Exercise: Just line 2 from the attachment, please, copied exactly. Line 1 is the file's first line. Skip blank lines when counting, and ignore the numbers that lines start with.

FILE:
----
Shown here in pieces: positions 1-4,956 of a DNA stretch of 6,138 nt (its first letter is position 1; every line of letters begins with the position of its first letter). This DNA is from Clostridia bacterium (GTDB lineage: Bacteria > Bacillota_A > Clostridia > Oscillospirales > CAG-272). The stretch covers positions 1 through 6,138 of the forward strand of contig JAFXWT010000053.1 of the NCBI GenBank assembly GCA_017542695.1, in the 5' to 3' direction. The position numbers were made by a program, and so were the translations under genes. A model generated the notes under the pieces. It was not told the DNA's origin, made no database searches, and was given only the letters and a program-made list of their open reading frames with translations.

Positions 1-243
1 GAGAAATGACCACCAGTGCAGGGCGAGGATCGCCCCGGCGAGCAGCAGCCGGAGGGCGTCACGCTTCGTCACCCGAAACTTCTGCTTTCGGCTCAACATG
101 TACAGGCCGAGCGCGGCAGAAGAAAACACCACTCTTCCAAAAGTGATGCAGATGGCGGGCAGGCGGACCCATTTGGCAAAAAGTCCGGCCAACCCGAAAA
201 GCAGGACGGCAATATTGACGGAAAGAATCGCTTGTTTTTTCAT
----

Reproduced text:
Positions 1-243